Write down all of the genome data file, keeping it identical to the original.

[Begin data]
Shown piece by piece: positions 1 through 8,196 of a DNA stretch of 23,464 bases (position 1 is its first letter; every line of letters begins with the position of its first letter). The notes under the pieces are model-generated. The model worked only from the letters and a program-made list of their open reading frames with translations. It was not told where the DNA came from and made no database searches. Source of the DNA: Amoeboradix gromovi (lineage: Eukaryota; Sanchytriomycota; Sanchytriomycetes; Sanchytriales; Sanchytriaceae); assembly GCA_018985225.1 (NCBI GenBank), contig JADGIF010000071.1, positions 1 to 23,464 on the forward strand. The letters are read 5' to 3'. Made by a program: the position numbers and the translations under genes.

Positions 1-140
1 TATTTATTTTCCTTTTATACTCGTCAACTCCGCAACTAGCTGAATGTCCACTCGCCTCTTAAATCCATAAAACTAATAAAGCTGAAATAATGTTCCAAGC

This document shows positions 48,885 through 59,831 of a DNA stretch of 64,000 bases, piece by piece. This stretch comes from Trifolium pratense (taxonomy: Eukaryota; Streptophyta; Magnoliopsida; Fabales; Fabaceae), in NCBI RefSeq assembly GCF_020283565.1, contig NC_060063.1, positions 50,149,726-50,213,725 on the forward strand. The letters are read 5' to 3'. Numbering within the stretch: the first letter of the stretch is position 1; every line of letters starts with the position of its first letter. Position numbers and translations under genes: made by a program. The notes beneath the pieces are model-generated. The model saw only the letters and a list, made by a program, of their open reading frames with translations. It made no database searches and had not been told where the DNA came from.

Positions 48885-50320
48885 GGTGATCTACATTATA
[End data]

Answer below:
Shown piece by piece: positions 1 through 8,196 of a DNA stretch of 23,464 bases (position 1 is its first letter; every line of letters begins with the position of its first letter). The notes under the pieces are model-generated. The model worked only from the letters and a program-made list of their open reading frames with translations. It was not told where the DNA came from and made no database searches. Source of the DNA: Amoeboradix gromovi (lineage: Eukaryota; Sanchytriomycota; Sanchytriomycetes; Sanchytriales; Sanchytriaceae); assembly GCA_018985225.1 (NCBI GenBank), contig JADGIF010000071.1, positions 1 to 23,464 on the forward strand. The letters are read 5' to 3'. Made by a program: the position numbers and the translations under genes.

Positions 1-140
1 TATTTATTTTCCTTTTATACTCGTCAACTCCGCAACTAGCTGAATGTCCACTCGCCTCTTAAATCCATAAAACTAATAAAGCTGAAATAATGTTCCAAGC

This document shows positions 48,885 through 59,831 of a DNA stretch of 64,000 bases, piece by piece. This stretch comes from Trifolium pratense (taxonomy: Eukaryota; Streptophyta; Magnoliopsida; Fabales; Fabaceae), in NCBI RefSeq assembly GCF_020283565.1, contig NC_060063.1, positions 50,149,726-50,213,725 on the forward strand. The letters are read 5' to 3'. Numbering within the stretch: the first letter of the stretch is position 1; every line of letters starts with the position of its first letter. Position numbers and translations under genes: made by a program. The notes beneath the pieces are model-generated. The model saw only the letters and a list, made by a program, of their open reading frames with translations. It made no database searches and had not been told where the DNA came from.

Positions 48885-50320
48885 GGTGATCTACATTATA